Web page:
The alternative is outsourcing such services to private companies who would provide ‘Software as a Service’ (SaaS) through the Internet. For Canadian institutions, this is a very high risk activity though, since many of these services and servers are located outside the country, and are thus not subject to the same privacy and security requirements of Canadian institutions.


The growth of fully online learning (i.e. online distance education) continued at a rapid rate (over 20% last year), and increasing online enrollments will certainly continue through 2011. However, as the market approaches saturation, the rate of growth of fully online courses will level off, and this is likely to happen fairly soon. One reason for a slowdown in the growth of fully online courses, besides market saturation, will be the move to more flexible campus-based programs that will offer more options to part-time students and lifelong learners, rather than having to do a whole course or program online. However, market saturation for fully online learning is at least five to ten years away, and in the meantime we will see continued growth.

What I am hoping for 2011, though, is that this increase in the quantity of e-learning will start being accompanied by some major innovations in teaching, as instructors, instructional designers, and institutions begin to understand better the unique features of new technologies, and become more discriminating about the ‘affordances’ of both campus-based and online learning.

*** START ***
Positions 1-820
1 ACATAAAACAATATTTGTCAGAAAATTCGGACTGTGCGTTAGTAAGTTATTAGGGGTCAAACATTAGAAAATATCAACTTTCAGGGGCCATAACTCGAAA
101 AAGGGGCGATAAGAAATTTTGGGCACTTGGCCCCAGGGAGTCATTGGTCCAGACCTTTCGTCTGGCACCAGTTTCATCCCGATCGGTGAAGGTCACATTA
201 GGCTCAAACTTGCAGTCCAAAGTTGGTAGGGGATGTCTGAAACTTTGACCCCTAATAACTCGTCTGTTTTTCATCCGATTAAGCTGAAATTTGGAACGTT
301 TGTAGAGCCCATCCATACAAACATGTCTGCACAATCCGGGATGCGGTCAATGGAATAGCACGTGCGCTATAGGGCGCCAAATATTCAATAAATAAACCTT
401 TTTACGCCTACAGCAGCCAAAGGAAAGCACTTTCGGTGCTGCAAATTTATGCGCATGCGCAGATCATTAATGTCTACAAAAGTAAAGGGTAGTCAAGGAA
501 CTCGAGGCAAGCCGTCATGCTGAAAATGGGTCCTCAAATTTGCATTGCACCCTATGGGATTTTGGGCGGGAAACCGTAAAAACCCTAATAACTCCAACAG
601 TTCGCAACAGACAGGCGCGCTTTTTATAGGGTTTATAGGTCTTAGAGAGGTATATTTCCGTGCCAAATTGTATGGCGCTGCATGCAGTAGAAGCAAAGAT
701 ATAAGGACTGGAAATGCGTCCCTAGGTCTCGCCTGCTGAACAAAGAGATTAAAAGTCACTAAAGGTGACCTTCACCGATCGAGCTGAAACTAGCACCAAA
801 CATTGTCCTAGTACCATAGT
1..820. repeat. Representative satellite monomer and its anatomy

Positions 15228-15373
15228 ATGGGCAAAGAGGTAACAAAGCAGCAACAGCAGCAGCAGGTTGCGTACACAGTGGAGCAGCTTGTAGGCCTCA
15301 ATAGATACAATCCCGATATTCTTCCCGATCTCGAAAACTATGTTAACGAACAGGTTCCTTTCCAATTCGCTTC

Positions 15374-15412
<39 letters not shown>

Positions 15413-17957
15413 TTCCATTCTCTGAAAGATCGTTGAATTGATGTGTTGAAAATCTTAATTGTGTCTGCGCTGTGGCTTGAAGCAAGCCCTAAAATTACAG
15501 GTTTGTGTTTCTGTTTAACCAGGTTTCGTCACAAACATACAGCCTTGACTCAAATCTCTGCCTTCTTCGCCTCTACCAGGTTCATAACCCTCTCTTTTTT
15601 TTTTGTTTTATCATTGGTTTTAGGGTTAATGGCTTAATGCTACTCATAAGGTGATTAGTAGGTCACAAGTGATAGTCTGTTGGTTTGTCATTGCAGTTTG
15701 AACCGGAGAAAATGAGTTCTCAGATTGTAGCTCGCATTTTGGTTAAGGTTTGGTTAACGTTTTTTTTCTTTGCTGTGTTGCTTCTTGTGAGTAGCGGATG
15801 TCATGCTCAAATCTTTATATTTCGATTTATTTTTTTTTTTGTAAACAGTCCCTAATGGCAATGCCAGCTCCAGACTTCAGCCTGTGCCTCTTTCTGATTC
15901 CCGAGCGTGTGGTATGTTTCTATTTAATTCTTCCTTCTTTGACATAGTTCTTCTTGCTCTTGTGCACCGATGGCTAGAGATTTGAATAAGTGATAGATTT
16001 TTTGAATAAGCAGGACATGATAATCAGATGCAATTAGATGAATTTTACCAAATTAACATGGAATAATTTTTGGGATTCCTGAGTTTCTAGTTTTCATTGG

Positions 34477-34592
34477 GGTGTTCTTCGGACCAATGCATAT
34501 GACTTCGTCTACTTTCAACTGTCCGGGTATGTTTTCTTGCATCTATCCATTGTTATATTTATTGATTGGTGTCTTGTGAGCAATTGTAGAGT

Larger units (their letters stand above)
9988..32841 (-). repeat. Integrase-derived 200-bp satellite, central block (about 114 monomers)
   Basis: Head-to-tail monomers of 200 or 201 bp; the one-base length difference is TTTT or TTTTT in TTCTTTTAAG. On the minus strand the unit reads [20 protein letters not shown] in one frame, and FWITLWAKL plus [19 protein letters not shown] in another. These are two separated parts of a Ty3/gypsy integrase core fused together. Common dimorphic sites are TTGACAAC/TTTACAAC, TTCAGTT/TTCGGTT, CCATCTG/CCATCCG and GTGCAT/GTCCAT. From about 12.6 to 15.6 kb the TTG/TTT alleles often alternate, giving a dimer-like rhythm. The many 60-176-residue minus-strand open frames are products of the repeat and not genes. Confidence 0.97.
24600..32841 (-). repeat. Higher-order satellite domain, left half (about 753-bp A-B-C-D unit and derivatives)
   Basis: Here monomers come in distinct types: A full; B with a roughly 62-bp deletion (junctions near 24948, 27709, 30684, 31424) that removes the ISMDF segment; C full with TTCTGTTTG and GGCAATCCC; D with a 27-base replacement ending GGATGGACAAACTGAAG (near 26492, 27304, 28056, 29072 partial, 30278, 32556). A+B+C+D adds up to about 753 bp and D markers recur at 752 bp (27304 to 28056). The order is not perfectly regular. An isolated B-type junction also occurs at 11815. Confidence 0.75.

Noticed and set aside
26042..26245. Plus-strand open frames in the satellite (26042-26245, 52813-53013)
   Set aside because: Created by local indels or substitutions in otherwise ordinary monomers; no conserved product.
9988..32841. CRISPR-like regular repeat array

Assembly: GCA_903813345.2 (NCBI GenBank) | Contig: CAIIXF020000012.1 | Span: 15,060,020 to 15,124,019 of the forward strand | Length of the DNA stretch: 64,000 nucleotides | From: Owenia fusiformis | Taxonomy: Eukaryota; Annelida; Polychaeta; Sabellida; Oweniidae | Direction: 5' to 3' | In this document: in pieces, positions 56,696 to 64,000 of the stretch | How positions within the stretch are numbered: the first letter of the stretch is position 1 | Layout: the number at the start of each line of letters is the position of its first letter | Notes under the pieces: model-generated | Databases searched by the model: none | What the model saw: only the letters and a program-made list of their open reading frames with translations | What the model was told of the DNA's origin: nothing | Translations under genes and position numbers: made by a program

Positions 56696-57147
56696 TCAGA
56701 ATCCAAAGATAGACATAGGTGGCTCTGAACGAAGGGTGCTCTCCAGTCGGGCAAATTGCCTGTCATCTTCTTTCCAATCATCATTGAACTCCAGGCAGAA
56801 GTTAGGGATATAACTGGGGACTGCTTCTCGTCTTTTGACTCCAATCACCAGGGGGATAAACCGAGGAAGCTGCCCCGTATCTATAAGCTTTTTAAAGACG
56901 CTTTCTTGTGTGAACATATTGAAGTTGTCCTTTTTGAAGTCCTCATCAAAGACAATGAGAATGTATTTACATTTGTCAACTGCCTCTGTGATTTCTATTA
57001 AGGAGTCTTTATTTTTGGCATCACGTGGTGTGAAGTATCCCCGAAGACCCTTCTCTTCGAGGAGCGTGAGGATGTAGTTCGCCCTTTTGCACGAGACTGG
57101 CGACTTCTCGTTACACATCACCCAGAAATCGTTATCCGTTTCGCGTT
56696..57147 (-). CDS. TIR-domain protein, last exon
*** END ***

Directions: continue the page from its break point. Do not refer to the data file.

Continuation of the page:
At some point soon, perhaps during 2011, we will see some institutions really looking at ways to increase cost-effectiveness through the use of ICTs, driven as much by their dire financial situation as by any ideal of being more efficient.

And lastly, there is likely to be something quite unexpected that will drive e-learning in a totally different direction – which is part of the fun of working in this field. So have an exciting and productive 2011.


Bates, Tony (2010) Blackboard acquires Elluminate and Wimba: the end of LMSs?

Mott, J. (2010) Envisioning the post-LMS era: the Open Learning Network Educause Quarterly, Vol. 33, No. 1

Paul, C. and Schofield, A. (2010)  e-Portfolios for teacher candidates Vancouver BC: UBC Faculty of Education (retrieved from, December 6, 2010)